5. The name by which they were called, demonstrates that these ancient worshippers of the Lord entered into a public covenant. And it came to pass that when men began to multiply on the face of the earth, and daughters were born unto them, that the "sons of God" saw the daughters of men that they were fair, and they took them wives of all which they chose.—And after that, when the "‘sons of God’ came in unto the daughters of men, &c." Gen. 6:1, 2, 4. These reforming covenanters, began to call themselves, by the name of the Lord, by personal and family vows, to prepare themselves for a public and solemn dedication to God. Then, in public, "they surnamed themselves by the name of Israel." They professed to be "the adopted sons and daughters of the Lord Almighty." They were bound by their engagement to the holy performance of civil duties: as in the days of Nehemiah, "they separated themselves from the people of the land," and engaged not to enter into the intimate relation of marriage with them. It is mentioned as a reproach to the "sons of God" that they intermarried with the daughters of men. "Believers were unequally yoked with unbelievers," contrary to those covenant engagements. It was by the violation of their national covenant in this article that the world became corrupted, and exposed to that signal display of the wrath of Jehovah, wherein the old world was destroyed by a deluge.

6. Their covenant was confirmed by an oath. Then men began to call, in the name of the Lord. The call of Seth was in the name and by the authority of the Lord, as was that of Noah, who was a preacher of righteousness. The covenant was ratified in the strength of their God, and in the vows of the Lord’s appointment. "Vow to the Lord your God and pay." This covenant bound to all religious and to all civil duties, and was entered into by all who were of the household of Seth. He swore the oath of God as a magistrate and as a minister, as a father and as a husband, as a master and as a christian. All others that entered into the engagement, devoted their whole persons, with all their relations, all their efforts and all their possessions to God. They committed themselves to the Lord by faith in the promised seed. "By faith," before the flood, "Noah being warned of God of things not seen as yet, moved with fear, prepared an ark to the saving of his house." So by faith, Seth, being warned of God, that the church was in danger and his family exposed to the wrath of the seed of the serpent, was moved by fear, and encouraged by hope, as the Seventy render the original, to enter into a public covenant with his own God and the God of his posterity. No man, no church, no nation can perform any act, since the fall of man, that God will accept, unless it is done through faith in the Son of God, as our Redeemer. Seth was accepted of God. He believed, "and it was accounted, or imputed, to him for righteousness."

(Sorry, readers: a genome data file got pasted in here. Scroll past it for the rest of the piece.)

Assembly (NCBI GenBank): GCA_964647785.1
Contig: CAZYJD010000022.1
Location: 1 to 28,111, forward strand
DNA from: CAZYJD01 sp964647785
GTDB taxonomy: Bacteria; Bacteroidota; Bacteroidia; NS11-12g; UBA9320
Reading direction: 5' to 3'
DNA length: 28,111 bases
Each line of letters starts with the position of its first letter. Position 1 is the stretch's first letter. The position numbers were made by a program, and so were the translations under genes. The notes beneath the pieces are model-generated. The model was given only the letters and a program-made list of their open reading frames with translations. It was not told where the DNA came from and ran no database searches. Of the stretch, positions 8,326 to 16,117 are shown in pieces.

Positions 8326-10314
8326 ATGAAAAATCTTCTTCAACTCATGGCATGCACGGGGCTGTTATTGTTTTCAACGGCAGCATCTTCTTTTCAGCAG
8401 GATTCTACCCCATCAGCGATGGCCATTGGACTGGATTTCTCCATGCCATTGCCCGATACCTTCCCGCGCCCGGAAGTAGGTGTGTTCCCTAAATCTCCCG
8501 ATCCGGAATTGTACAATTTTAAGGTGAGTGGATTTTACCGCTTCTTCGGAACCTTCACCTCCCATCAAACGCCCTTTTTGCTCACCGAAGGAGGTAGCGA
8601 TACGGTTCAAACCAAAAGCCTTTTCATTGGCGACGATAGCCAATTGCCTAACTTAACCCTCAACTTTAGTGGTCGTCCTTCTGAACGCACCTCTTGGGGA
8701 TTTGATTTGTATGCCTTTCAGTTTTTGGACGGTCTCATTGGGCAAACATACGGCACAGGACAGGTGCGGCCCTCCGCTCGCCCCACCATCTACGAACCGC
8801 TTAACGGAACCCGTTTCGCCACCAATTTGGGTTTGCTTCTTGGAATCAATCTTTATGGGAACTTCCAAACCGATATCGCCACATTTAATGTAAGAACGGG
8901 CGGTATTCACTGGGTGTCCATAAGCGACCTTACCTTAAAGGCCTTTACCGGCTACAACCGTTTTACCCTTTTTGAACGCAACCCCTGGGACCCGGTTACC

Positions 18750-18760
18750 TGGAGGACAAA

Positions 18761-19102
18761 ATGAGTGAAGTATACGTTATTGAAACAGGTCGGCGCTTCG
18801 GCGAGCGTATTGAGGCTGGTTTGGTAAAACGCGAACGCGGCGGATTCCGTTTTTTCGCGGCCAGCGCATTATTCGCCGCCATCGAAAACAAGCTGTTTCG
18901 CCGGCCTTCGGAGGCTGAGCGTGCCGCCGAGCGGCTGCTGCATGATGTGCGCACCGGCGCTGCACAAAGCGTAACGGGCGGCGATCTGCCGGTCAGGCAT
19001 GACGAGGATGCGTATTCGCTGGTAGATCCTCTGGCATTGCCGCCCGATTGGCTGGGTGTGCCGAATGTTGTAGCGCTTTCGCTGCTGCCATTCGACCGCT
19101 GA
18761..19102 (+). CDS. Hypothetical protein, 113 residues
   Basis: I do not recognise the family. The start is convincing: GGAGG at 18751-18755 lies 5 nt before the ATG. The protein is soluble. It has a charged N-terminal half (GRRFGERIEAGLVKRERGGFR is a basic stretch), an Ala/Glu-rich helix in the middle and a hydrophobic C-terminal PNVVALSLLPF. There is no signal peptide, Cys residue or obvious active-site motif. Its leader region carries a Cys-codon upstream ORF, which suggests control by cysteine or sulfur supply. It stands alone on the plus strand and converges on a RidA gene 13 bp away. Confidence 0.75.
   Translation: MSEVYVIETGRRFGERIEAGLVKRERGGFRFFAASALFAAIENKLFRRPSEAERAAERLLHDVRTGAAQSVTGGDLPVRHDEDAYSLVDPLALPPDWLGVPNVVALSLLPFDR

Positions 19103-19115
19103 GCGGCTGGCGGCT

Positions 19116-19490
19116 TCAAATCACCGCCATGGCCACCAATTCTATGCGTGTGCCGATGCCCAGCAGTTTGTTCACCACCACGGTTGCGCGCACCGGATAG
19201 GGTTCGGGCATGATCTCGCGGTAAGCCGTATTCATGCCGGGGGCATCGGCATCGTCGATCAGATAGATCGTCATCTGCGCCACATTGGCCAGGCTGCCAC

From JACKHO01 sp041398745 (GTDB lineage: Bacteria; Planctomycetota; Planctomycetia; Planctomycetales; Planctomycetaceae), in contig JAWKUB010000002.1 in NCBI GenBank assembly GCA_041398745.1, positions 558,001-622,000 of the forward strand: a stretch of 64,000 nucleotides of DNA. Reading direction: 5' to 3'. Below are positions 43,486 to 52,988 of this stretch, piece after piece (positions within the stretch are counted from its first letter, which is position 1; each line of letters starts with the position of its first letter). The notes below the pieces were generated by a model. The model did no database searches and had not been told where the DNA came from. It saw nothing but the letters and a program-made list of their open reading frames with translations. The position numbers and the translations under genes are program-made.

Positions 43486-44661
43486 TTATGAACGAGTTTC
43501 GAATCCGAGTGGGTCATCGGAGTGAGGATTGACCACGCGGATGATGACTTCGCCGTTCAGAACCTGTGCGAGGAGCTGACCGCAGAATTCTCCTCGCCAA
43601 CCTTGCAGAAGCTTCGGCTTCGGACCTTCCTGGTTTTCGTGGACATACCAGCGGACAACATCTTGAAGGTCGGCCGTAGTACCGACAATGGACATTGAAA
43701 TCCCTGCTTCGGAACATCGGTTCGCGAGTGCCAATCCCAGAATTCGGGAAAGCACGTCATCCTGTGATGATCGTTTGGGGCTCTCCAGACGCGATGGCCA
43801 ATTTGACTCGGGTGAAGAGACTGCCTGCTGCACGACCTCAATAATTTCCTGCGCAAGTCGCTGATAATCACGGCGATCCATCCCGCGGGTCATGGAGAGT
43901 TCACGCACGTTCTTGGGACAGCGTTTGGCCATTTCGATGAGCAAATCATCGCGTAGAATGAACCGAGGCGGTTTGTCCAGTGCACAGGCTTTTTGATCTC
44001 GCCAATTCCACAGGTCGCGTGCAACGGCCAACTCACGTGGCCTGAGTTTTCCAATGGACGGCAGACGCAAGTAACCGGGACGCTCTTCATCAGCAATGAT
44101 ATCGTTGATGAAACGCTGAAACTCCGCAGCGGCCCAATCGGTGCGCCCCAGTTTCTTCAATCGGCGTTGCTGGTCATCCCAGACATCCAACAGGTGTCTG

Of the covenant transactions in Israel it has been said by those who are opposed to public covenanting, that they were peculiar to one nation, the chosen people of God. The Sinai-covenant has been called by objectors, "the covenant of peculiarity" and it has been inferred from the special relation in which that people stood to the God of Israel, that our duty, in the New Testament dispensation, cannot be inferred from the vows of the Israelitish commonwealth and church. To the example of the covenant engagement above referred to, even this objection cannot be offered.

The import of the covenant entered into by God’s witnesses before the flood, appears much more clearly in the covenant confirmed between God and Israel at Horeb. "Now therefore, if ye will obey my voice indeed, and keep my covenant, then ye shall be a peculiar treasure unto me above all people: for all the earth is mine: and ye shall be unto me a kingdom of priests and an holy nation. These are the words that ye shall speak unto the children of Israel. And Moses came and called for the elders of the people, and laid before their faces all these words, which the Lord commanded him. And all the people answered together, and said, all that the Lord hath said we will do. And Moses returned the words of the people unto the Lord." Ex. 19:6, 8. God here proposes the covenant to Israel, promising that on their acceptance of it, by faith in him as their covenant God, and engaging to keep it, he would be their God, and conduct them in safety to the land which he had promised to their father Abraham; and to remind them both of his right to the land and of his power to guide them through the wilderness, till they should come into possession, he adds "for all the earth is mine." They accede to the covenant, by professing their acceptance of it, and promising to do all that the Lord their God had commanded them. In this transaction, they called on the name of the Lord, and called themselves by his name. This covenant compact was concluded with acclamations of joy. "There we were glad in him."